Stephen Dietz's heroine Becky Foster doesn't have a half-bad life; it has just become predictable and mundane. She has a solid yet dull marriage to her roofer hubby Joe. Together they have a son: a goofy college psychology major named Chris. Becky overly devotes herself to a decent job with a car dealership. However, her day-to-day routine is flipped upside down when Walter Flood, a charmingly quirky millionaire, comes into the dealership late one night. Walter, desperate and socially awkward, assumes that Becky’s spouse is deceased like his, and Becky, utterly baffled and taken by his charm, does not correct him. Becky gets swept up in the romanticism of Walter’s world and starts leading a double life. A convenient job promotion, closer to where Walter lives, allows her to spend the majority of her time with him, and only head home on weekends. Slowly, but surely she starts to assimilate into Walter’s posh lifestyle. Becky's dual existence starts to unravel quickly, what with Becky's paranoid and nosy co-worker Steve's suspicions and the fact that Walter’s daughter Kenni and Becky’s son Chris start dating. In a chaotic series of events, this fairytale romance meets reality in an unpredictable, but decidedly happy, ending.
Recommended for adult audiences.
BEHIND THE SCENES
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INTERVIEW WITH THE PLAYWRIGHT
Recently, our Literary Manager/Artistic Associate Stephanie Mulligan interviewed playwright Steven Dietz about Becky’s New Car. Stephanie Mulligan: Becky’s New Car was commissioned as a birthday present from a husband to a wife. Were there any parameters given in regards to the subject matter of the play?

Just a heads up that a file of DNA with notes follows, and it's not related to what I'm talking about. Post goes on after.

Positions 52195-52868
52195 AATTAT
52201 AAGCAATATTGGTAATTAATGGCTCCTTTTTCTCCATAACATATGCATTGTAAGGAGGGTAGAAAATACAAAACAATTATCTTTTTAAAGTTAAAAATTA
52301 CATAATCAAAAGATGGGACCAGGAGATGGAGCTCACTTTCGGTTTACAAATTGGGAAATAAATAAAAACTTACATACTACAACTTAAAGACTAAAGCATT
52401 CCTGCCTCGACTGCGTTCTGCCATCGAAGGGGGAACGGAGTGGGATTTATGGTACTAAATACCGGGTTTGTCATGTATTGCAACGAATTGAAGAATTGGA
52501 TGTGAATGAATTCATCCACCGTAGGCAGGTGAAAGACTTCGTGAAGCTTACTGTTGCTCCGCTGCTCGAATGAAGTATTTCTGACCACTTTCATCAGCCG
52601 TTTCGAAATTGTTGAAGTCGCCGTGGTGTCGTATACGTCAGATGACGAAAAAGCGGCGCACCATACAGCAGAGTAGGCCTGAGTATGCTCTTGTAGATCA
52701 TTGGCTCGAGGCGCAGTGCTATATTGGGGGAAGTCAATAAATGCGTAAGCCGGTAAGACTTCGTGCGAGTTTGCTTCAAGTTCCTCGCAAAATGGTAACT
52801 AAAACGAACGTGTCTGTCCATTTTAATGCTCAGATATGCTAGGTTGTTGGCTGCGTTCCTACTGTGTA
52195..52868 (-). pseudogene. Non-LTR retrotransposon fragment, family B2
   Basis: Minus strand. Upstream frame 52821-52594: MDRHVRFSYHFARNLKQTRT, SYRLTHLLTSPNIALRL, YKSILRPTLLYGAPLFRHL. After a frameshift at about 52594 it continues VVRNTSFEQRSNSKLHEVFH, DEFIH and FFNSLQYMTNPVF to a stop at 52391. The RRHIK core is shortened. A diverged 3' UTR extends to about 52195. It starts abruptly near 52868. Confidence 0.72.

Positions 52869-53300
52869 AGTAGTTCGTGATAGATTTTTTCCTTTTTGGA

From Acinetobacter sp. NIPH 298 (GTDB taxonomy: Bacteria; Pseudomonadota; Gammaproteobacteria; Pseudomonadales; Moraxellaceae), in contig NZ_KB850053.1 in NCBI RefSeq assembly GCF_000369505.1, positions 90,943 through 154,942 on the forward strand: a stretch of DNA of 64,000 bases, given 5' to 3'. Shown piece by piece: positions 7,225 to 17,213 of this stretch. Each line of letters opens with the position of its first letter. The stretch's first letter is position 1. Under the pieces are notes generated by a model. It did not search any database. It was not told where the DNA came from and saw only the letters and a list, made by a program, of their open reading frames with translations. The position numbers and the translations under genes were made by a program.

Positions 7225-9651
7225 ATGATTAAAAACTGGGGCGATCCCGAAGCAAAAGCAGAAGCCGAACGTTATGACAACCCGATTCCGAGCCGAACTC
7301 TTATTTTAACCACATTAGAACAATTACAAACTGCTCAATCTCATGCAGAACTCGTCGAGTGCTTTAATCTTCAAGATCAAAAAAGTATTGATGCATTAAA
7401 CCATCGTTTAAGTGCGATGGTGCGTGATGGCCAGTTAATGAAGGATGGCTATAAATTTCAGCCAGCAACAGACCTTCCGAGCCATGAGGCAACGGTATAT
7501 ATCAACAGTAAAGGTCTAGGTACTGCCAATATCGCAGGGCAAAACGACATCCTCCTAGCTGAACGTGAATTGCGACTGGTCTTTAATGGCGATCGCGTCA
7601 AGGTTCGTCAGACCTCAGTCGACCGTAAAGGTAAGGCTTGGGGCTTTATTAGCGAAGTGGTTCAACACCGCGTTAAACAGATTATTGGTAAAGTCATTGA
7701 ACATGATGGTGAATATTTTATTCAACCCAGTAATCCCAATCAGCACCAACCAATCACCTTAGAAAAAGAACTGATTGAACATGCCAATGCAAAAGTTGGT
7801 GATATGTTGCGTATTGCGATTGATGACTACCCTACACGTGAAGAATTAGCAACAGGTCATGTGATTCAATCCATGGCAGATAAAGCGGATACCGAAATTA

Steven Dietz: There were no parameters. Though there were discussions with Kurt Beattie (the Artistic Director of ACT – the commissioning theatre) that it would be a great challenge to write an ensemble comedy. Which it was. SM:How do you feel about the age-old tradition of making art as a personal gift to one of its patrons? Have any of your previous plays been commissioned in this way?
SD: This was a first for me and I loved it. It was a leap of faith on the part of the patron – Charlie Staadecker – and it was, I believe, a way for him to make a direct impact in the creation of new work. Again, since there were no parameters given, it was not terribly different for me than a traditional commission – however I gained an “instant advocate” in the person of Charlie and his wife, Benita, who the play was gifted to.